Song of the Day #4,834: ‘Kaw-Liga’ – Hank Williams

Revisiting all of Wes Anderson’s films in order didn’t result in shuffling my ranking very much. I’ve seen most of these movies many times, even if some of those viewings were years ago, so my opinions are pretty baked in.

The one major exception is 2012’s Moonrise Kingdom. Pre-pandemic, I hadn’t revisited this one since it first came out in theaters, and it sat near the bottom of my Anderson ranking. Well, now I’ve seen it three times in the past 18 months (including twice in the past week), and it’s moving close to the top.

Set in 1965 on the fictional New England island of New Penzance, Moonrise Kingdom depicts the budding romance between 12-year-old runaways Sam and Suzy, and the fallout of their disappearance on the flawed adults in their orbit.

I have no idea why this movie didn’t wow me the first time. I enjoyed and appreciated it (and placed it on my top ten of 2012) but it didn’t measure up to my favorites by Anderson. Now, I find it to be not only one of his most expertly crafted films but one of his most moving.

The performances by newcomers Jared Gilman and Kara Hayward are wonderful. Neither of these pre-teens had ever auditioned for a role before, let alone led a movie, and they are incredibly sweet, funny and raw.

Surrounding them is an ensemble cast featuring Anderson regulars Bill Murray and Jason Schwartzman, but also newcomers Bruce Willis, Ed Norton, Frances McDormand, Tilda Swinton and Harvey Keitel. All but Willis would go on to appear in Anderson’s next two films.

Norton is particularly winning as Khaki Scout Master Randy Ward, the earnest leader of the troop of adventuring lads from which Sam goes AWOL. Willis plays against type as the reserved Captain Sharp, the somber police chief charged with locating the children.

McDormand brings her usual gravitas to the role of Suzy’s mother, a woman who sees her own compromises and disappointments reflected in her daughter.

Moonrise Kingdom is about children, and has the whimsical spirit of a child’s adventure, but it is equally resonant as an exploration of adult disillusionment. The nostalgic charm of the film is all the more powerful viewed through that lens.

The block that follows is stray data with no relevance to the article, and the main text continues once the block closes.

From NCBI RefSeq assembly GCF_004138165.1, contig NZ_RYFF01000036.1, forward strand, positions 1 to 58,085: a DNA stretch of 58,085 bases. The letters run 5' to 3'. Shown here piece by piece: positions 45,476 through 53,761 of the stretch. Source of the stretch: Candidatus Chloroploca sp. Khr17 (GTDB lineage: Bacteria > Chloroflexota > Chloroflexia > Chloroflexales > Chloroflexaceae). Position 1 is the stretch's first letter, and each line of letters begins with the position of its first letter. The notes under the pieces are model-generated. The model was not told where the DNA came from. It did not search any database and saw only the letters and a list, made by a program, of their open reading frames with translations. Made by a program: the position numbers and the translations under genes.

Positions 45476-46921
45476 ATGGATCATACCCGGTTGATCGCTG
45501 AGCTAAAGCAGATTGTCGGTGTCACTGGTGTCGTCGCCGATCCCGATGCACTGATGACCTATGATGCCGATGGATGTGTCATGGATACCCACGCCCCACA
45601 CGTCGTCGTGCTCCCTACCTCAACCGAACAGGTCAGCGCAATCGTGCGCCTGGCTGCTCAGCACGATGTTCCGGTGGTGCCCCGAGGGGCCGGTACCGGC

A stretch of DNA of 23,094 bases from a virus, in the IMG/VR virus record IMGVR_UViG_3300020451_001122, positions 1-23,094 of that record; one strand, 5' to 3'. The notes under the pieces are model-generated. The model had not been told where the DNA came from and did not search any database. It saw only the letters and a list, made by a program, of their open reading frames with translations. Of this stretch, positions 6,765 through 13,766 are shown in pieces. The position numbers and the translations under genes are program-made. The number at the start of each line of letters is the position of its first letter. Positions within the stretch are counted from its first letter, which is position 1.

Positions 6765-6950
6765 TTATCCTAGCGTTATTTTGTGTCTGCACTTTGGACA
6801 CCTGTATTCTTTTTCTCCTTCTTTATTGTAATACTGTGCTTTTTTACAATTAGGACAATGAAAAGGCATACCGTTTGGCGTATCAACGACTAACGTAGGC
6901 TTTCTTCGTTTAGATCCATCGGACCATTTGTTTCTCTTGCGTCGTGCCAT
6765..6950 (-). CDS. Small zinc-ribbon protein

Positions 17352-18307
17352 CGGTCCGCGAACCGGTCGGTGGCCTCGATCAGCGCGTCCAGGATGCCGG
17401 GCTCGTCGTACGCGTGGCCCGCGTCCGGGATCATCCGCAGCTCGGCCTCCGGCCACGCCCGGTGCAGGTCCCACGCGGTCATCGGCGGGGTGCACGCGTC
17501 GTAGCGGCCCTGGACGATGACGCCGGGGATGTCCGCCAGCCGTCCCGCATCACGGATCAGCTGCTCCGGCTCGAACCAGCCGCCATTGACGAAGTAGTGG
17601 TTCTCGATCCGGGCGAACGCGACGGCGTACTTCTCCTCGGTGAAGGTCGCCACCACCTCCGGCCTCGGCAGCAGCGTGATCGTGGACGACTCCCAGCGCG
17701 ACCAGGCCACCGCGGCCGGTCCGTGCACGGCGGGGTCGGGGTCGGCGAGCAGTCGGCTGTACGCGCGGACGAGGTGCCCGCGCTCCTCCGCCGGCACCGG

Kaw-Liga was a wooden Indian standing by the door
He fell in love with an Indian maid over in the antique store
Kaw-Liga just stood there and never let it show
So she could never answer “yes” or “no”

He always wore his Sunday feathers and held a tomahawk
The maiden wore her beads and braids and hoped someday he’d talk
Kaw-Liga, too stubborn to ever show a sign
Because his heart is made of knotty pine

Poor old Kaw-Liga, he never got a kiss
Poor old Kaw-Liga, he don’t know what he missed
Is it any wonder, that his face is red?
Kaw-Liga, that poor old wooden head

Kaw-Liga was a lonely Indian, never went nowhere
His heart was set on the Indian maiden with the coal black hair
Kaw-Liga just stood there and never let it show
So she could never answer “yes” or “no”

And then one day, a wealthy customer bought the Indian maid
And took her, oh, so far away but old Kaw-Liga stayed
Kaw-Liga just stands there as lonely as can be
And wishes he was still an old pine tree

Poor old Kaw-Liga, he never got a kiss
Poor old Kaw-Liga, he don’t know what he missed
Is it any wonder, that his face is red?
Kaw-Liga, that poor old wooden head

2 thoughts on “Song of the Day #4,834: ‘Kaw-Liga’ – Hank Williams

  1. Dana Gallup says:

    Here’s yet another Anderson film I vaguely recall seeing, but don’t remember much about it – though my impression was that I liked it better than others of his I had seen.

  2. Peg says:

    I remember loving this movie but I really need to see it again after reading your review.

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